A 3 bolt 4 light Heinke helmet. The faceplate is hinged
and the spitcock is located on the diver's left hand
side to facilitate operation by the diver's right hand.
The rear view of the helmet clearly displays the large comms connector characteristic of the Heinke brand. This helmet also has 2 air exhaust valves.

Photo courtesy of the Clint Greene Collection.

Heinke Mine Recovery Outfit (MRO) Prototype Helmet



The Heinke MRO was developed for recovery of mines (especially magnetic mines) to a depth of about 55m (180ft). The outfit is a self-contained, semi-closed system that uses a mixed gas supply of nitrox. The system was successfully trialled for the Royal Navy and was to replace the older Siebe Gorman MRS diving apparatus. In 1961, C.E. Heinke merged with Siebe Gorman, but the MROs were never produced in commercial numbers, as new technologies and diving equipment soon superseded it.

Originally, it was thought that about 18 MRO sets were produced in 1958, and then put into war storage. However, one or two additional MRO helmets have been discovered with exhaust and communication modifications.

The Heinke MRO set was supplied with two wooden chests, one containing the gas storage cylinders and the other with associated spares. The spares box is labelled: CANISTER AND SPARES FOR M.R.O. TRIAL ORDER PATT NO.

The MRO helmet shown in the photograph is a prototype helmet from which the final MRO design was developed. The helmet is carefully hand crafted and assembled together from 7 sectional pieces. Window glasses are constructed using two layers of laminated glass that are held in place by rubber seals. The design of this prototype helmet is likely to have evolved from the Heinke 3 bolt, 4 light helmet, as several common design features are shared with it. Similar features include the hinged front faceplate, upper window grill, and corselet/helmet attachments. The final MRO batch production helmet does have a slightly different upper window grill compared to the prototype, but the unusual exhaust/inlet valves and other internal fittings were carried through into the small production run.

Views of the sides and rear of the helmet clearly showing the copper breastplate.
  The Mine Recovery Outfit undergoing trials at sea for the
Ministry of Defence. The rebreather canister can be
seen attached to the rear of the helmet and the four
high pressure air or nitrox cylinders can be
seen mounted inversely below the canister.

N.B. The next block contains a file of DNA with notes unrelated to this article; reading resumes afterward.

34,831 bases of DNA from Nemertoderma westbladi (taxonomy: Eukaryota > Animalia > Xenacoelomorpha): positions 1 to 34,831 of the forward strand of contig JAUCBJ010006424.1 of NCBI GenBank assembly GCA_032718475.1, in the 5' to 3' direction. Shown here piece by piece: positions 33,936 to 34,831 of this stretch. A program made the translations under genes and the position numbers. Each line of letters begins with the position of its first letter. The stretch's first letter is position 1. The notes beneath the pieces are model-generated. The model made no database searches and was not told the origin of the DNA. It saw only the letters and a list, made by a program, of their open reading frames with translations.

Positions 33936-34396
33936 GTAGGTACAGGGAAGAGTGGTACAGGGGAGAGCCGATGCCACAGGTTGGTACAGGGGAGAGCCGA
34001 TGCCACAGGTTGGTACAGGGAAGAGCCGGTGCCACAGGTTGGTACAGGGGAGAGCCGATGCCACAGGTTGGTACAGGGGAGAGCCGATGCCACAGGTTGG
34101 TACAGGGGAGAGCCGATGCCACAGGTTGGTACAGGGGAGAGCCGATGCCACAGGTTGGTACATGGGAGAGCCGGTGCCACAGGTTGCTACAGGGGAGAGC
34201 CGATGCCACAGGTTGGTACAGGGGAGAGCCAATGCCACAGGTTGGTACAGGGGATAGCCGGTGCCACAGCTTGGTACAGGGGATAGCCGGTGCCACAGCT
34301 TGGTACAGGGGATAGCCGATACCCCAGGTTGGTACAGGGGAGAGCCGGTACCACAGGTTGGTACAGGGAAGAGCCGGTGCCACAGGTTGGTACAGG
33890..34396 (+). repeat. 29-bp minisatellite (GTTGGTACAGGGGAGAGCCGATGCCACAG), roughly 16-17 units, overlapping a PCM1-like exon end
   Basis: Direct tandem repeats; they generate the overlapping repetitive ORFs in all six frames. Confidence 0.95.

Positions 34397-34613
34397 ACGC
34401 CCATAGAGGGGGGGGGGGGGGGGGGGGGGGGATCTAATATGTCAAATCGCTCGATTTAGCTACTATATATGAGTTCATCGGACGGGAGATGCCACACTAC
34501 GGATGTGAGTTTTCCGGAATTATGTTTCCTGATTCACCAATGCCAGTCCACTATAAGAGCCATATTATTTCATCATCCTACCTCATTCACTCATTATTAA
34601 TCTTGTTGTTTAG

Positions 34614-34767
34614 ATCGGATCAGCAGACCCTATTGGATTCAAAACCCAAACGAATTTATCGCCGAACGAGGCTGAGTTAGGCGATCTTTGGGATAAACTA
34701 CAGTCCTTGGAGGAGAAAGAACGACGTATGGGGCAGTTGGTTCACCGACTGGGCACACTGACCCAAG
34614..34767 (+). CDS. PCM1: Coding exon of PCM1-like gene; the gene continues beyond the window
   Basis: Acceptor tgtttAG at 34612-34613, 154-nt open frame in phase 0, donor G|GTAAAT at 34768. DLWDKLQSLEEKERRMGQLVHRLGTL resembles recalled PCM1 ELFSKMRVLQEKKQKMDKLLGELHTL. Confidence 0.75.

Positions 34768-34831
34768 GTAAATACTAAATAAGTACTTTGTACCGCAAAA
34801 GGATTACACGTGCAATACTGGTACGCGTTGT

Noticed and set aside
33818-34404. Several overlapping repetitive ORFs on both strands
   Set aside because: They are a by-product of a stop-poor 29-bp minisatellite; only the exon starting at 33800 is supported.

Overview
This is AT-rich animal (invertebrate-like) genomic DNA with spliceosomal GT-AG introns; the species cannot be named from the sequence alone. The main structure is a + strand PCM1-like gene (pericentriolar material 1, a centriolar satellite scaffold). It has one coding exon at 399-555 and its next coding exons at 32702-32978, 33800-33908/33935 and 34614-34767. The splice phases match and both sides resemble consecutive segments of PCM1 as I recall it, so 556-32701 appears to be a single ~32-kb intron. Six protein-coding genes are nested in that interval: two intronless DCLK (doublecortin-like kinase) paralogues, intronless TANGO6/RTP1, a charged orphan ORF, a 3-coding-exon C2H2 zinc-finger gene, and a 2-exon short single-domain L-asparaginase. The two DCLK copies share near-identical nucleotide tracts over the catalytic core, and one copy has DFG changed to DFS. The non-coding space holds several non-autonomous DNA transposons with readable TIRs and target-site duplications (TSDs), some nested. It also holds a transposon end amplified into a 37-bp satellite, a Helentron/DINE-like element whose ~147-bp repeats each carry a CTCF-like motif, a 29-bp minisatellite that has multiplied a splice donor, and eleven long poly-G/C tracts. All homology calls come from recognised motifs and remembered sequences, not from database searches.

The equipment for the MRO was packed in wood chests
and contained all the small parts required.

Photos and Text courtesy of Dr Mike Burchett

Heinke Mine recovery helmet (MRO)

The Helmet is made of brass /bronze and has a lifting eye on the top of the bonnet. There are four windows the faceglass being hinged in common with other 3 bolt helmets. There are 2 exhaust valves one is operated by the diver externally by adjusting the black star knob and the other is by the diver pressing his head against a knock valve to the rear of the helmet internally. There is a rebreather canister mounted on the rear of the helmet by 2 connectors and the helmet attaches to the breastplate or corselet by 3 bolts which are hinged on the corselet. There are 4 high pressure cylinders mounted on the diver's backpack and the diver wears a canvas suit which accommodates a lead weight system . He also wears rubber boots rather than the traditional heavy brass toed boots although the rubber boots do have lead inner soles. The outfit is believed to date back to 1958 when it was designed to supersede the Siebe Gorman mine recovery suit. These Heinke outfits were made as prototypes and there were only some 18 made for The Royal Navy . At that time there were still many marine mines located in shipping channels and these outfits were built using anti-magnetic materials The MOD or maximum operating depth was around 60 meters and it used an oxygen enriched breathing gas now known as nitrox with varying concentrations of oxygen depending on the working depth. The diver breathed normally in the helmet without the use of a mask or breathing tube as was necessary in the Siebe Gorman Deep Diving Helmet. Shortly after these sets were produced Heinke was acquired by its larger rival Siebe Gorman and the sets were never produced in commercial numbers.

Photo courtesy of Christies Images Ltd.